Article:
3. is proportionate.

As the judgment is a preliminary ruling in which the CJEU answers questions on law submitted by a referring national court, it will be for the referring court in Germany to apply the CJEU’s guidance to the facts of the case. However, the CJEU does conclude that the clause appears to be lawful.

Luxury goods

The Court held that in order to determine the luxury quality of a product not only material characteristics but also its allure and prestigious image are relevant. This is a helpful clarification and assist the self-assessment of companies. While this may be limited to truly prestigious products, like luxury cosmetics in the case at hand, the question will be what other goods fall within this category. Might a sufficiently high price tag itself justify inclusion? The German competition authority has openly expressed concerns of a wide interpretation of this requirement and has for long considered platform bans problematic and it can be expected that the last word on what luxury products mean has not been spoken.

No customer or passive sales restriction

When concluding that the selective distribution network did not contain so-called hard-core restrictions it followed the Opinion by Advocate General Wahl. He concluded that restrictions as the ones imposed by Coty were closer to methods by which the products can be sold (paras 137, 138 of his Opinion). In his view Coty was not restricting online sales per se, i.e. was not imposing a passive sales restriction in that regard, rather, it was determining the way in which products were sold over the internet. This affected only one of a number of ways Coty’s products could be sold over the internet and did not amount to market portioning or allocating customers. In addition, as authorized distributors were free to advertise via the internet on third-party platforms and to use search engines customers were able to find the online offer of authorized distributor using such search engines.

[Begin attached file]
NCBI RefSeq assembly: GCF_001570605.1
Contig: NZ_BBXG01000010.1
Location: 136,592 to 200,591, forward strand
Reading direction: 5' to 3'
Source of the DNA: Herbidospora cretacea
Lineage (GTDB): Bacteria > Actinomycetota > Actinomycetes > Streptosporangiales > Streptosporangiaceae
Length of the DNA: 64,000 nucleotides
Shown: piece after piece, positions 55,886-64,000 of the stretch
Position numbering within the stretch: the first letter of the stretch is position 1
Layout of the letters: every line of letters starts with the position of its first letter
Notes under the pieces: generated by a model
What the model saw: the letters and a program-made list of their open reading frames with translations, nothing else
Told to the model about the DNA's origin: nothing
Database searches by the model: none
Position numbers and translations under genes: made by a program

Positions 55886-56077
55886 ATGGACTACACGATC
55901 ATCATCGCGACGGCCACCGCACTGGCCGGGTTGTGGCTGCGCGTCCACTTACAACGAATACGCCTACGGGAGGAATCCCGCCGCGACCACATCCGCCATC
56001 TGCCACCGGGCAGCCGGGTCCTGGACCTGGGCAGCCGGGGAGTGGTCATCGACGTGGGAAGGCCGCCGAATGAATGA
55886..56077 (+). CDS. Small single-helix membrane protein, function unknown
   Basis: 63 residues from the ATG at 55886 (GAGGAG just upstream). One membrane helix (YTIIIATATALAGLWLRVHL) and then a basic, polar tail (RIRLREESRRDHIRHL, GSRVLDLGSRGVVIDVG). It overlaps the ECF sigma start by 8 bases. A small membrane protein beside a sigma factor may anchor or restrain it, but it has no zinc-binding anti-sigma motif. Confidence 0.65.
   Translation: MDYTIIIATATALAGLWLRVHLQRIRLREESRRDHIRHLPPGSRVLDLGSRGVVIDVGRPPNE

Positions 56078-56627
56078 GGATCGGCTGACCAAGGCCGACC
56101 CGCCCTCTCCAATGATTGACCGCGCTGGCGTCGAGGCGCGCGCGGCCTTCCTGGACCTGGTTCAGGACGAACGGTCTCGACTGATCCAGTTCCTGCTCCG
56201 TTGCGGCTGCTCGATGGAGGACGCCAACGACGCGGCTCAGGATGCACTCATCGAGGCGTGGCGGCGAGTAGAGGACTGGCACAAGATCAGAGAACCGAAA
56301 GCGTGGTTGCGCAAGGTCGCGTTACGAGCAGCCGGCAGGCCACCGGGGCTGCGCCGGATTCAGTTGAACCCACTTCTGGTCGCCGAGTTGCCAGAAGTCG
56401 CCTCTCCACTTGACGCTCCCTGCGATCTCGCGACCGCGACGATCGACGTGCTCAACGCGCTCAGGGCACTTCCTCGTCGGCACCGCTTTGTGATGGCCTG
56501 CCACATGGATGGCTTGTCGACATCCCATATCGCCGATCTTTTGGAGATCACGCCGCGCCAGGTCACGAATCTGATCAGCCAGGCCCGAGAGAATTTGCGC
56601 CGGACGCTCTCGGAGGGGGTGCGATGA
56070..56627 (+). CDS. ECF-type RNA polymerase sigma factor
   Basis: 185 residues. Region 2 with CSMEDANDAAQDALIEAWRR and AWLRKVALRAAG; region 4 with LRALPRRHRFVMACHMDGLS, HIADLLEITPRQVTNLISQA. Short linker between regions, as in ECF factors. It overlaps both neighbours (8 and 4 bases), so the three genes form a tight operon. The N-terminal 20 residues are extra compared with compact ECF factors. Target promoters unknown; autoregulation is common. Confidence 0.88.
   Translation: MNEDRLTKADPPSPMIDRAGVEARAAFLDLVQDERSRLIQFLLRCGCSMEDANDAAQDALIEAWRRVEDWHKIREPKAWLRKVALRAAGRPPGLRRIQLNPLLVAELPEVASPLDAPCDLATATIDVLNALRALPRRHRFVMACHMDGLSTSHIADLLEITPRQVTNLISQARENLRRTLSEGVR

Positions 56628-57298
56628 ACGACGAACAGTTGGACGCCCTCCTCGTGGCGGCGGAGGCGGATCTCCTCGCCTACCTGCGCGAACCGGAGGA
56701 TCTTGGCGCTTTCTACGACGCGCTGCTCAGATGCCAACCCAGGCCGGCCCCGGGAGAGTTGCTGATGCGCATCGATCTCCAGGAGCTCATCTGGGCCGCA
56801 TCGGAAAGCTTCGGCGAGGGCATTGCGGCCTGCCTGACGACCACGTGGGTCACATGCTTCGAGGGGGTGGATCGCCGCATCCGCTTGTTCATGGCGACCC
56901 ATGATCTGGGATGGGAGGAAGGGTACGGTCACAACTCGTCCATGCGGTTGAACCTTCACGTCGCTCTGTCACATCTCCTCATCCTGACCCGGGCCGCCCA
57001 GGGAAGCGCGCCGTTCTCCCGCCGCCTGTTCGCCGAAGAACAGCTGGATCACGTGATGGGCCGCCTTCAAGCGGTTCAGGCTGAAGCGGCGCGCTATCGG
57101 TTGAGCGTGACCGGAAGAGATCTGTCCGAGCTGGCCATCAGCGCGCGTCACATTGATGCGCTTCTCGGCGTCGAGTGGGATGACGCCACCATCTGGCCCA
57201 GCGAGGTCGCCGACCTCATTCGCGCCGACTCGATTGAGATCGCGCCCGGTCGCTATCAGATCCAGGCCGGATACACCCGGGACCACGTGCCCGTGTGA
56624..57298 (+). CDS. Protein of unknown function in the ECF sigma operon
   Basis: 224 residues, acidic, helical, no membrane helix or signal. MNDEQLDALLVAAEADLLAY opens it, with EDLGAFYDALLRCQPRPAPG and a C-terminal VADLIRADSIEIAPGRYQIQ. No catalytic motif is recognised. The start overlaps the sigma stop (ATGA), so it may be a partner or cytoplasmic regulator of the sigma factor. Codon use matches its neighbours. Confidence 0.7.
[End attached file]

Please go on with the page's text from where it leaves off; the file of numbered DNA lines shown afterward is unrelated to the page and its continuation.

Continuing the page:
Wider implications

The question will be whether parts of the judgment dealing with luxury products can be applied to other categories of products sold through selective distribution systems, i.e. products that require quality control and protection of their image? Some of the findings may well apply more widely, in particular those relating to hard-core restrictions and proportionality.